“Dr. Suzanne Simard is a world-leading scientist who has developed a strong, well-recognized research program at UBC. In addition, one of her strengths is communicating her work to a broader audience. She is able to ‘escape from the ivory tower’ and share her passion and scientific results with the general public and laypersons. Her scientific work provides her a great story to share, and I believe the time is ripe for this story.
Klaus Puettmann, author of A Critique of Silviculture and Managing Forests as Complex Adaptive Systems
 
“In [Finding Mother Tree], [Simard] invites us into her world, which is the world of trees. What she has discovered there is revolutionary on both the scientific and the spiritual level. It is so extraordinary that it is, frankly, hard to believe—until you see the data, the science, the rigor, and the many independent affirmations of her findings. . . . The future of this planet depends on our ability to understand Nature and integrate what she is telling us; Simard is one of her most insightful and eloquent translators.”
—John Vaillant, bestselling author and winner of the Governor General’s Award for Non-Fiction (Canada) for The Golden Spruce, The Tiger, and Jaguar’s Children
 
“In Finding the Mother Tree, pioneering researcher Suzanne Simard describes how her appreciation and understanding of forests developed. She vividly links her childhood experiences in the mountains of British Columbia, her early work in forest management, and her personal hardships to the scientific discoveries that have forever changed the way we view forests. The stories she tells, and the insights she draws from them, will inspire readers and change the way they think about the world around them.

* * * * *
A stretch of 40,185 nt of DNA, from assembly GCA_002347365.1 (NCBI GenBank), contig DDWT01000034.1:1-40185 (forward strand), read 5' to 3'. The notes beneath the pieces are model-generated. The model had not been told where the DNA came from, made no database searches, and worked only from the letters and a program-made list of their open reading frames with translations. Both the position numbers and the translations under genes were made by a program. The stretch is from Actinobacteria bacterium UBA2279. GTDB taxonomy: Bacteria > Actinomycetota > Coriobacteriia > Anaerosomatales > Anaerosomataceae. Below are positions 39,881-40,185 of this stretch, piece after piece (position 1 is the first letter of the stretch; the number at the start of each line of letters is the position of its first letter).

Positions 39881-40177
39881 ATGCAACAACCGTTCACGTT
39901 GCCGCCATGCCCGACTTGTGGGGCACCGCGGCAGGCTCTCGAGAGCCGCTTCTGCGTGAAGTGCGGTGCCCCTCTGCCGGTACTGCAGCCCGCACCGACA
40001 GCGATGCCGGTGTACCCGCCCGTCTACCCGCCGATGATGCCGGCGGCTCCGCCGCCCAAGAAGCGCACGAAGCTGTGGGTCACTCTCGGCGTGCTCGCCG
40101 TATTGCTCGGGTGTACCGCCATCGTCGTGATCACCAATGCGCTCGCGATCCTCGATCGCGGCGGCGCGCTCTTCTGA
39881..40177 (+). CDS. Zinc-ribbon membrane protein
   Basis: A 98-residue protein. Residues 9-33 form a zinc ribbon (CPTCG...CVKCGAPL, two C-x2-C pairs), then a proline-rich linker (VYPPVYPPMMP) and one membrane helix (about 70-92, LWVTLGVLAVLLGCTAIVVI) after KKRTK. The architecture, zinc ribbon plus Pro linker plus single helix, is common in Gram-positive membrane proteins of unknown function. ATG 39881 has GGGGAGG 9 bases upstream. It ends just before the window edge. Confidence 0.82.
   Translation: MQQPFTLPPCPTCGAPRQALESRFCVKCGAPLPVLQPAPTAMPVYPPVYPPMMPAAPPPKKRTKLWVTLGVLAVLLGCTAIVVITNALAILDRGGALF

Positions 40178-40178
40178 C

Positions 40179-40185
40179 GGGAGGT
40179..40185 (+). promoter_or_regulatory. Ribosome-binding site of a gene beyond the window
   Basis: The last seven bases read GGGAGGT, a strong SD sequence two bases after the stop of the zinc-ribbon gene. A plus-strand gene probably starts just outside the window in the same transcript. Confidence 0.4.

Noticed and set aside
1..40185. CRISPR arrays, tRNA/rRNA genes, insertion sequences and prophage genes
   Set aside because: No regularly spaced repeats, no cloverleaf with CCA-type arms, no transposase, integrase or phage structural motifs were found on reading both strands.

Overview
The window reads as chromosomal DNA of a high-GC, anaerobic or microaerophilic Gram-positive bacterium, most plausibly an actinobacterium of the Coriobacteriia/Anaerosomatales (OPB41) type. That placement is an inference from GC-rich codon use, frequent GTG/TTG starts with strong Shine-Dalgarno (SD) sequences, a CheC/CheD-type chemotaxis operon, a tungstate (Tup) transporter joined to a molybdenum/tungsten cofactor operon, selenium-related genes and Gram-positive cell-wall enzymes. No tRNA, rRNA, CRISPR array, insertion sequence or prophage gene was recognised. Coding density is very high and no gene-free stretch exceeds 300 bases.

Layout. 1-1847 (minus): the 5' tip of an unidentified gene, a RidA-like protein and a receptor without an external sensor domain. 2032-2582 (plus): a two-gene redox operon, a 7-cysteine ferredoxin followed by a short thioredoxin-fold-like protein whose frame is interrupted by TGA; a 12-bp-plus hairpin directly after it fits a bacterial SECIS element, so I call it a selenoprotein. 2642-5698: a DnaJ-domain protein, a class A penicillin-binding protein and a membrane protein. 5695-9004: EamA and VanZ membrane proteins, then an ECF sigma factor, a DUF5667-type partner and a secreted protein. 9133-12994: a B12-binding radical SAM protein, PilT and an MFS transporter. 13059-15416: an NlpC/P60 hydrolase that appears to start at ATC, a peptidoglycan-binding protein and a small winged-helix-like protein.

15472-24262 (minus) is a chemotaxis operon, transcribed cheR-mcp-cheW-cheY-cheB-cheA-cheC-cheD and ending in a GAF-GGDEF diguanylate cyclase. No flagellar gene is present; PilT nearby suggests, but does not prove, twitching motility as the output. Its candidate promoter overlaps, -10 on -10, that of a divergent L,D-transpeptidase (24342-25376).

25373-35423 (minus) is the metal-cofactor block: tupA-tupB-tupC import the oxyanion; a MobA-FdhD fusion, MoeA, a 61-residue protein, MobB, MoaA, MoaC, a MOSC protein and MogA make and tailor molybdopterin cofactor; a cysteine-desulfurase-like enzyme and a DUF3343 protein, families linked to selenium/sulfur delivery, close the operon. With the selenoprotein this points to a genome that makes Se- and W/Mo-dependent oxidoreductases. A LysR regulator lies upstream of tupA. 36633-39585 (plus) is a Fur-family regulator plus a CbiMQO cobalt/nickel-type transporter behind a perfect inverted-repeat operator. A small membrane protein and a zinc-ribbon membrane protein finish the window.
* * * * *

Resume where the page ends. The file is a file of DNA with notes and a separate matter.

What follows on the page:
—Catherine Gehring, Professor of Biology at Northern Arizona University
Author of Mycorrhizal Mediation of Soil–Fertility, Structure, and Carbon Storage
 
“Suzanne Simard’s Finding the Mother Tree reminds us that the world is a web of stories, connecting us to one another. Her vivid manuscript carries the stories of trees, fungi, soil and bears—and of a human being listening in on the conversation. The interplay of personal narrative, scientific insights, and the amazing revelations about the life of the forest make a compelling story. . . . I have great admiration for her science and her storytelling alike. These are stories that the world needs to hear.”
—Robin Wall Kimmerer, Director of SUNY-ESF Center for Native Peoples and the Environment, and winner of both the Sigurd F. Olson Nature Writing Award for Braiding Sweetgrass and the John Burroughs Medal Award for Gathering Moss
 
“This book will have profound implications for our human relationships with the natural world. . . . [T]he insights presented by Dr. Simard point towards a complete paradigm shift in the ways we humans interact with forests, trees, and other species. . . . Finding the Mother Tree will be a celebration of this realization, and a key milestone in humanity’s journey towards reconciliation, with Indigenous Peoples and with Nature.”
—Nancy Jean Turner, Professor of Ethnobotany at the University of Victoria, author of four books including Earth’s Blanket, admitted to the Order of British Columbia and winner of Canadian Botanical Association Lawson Medal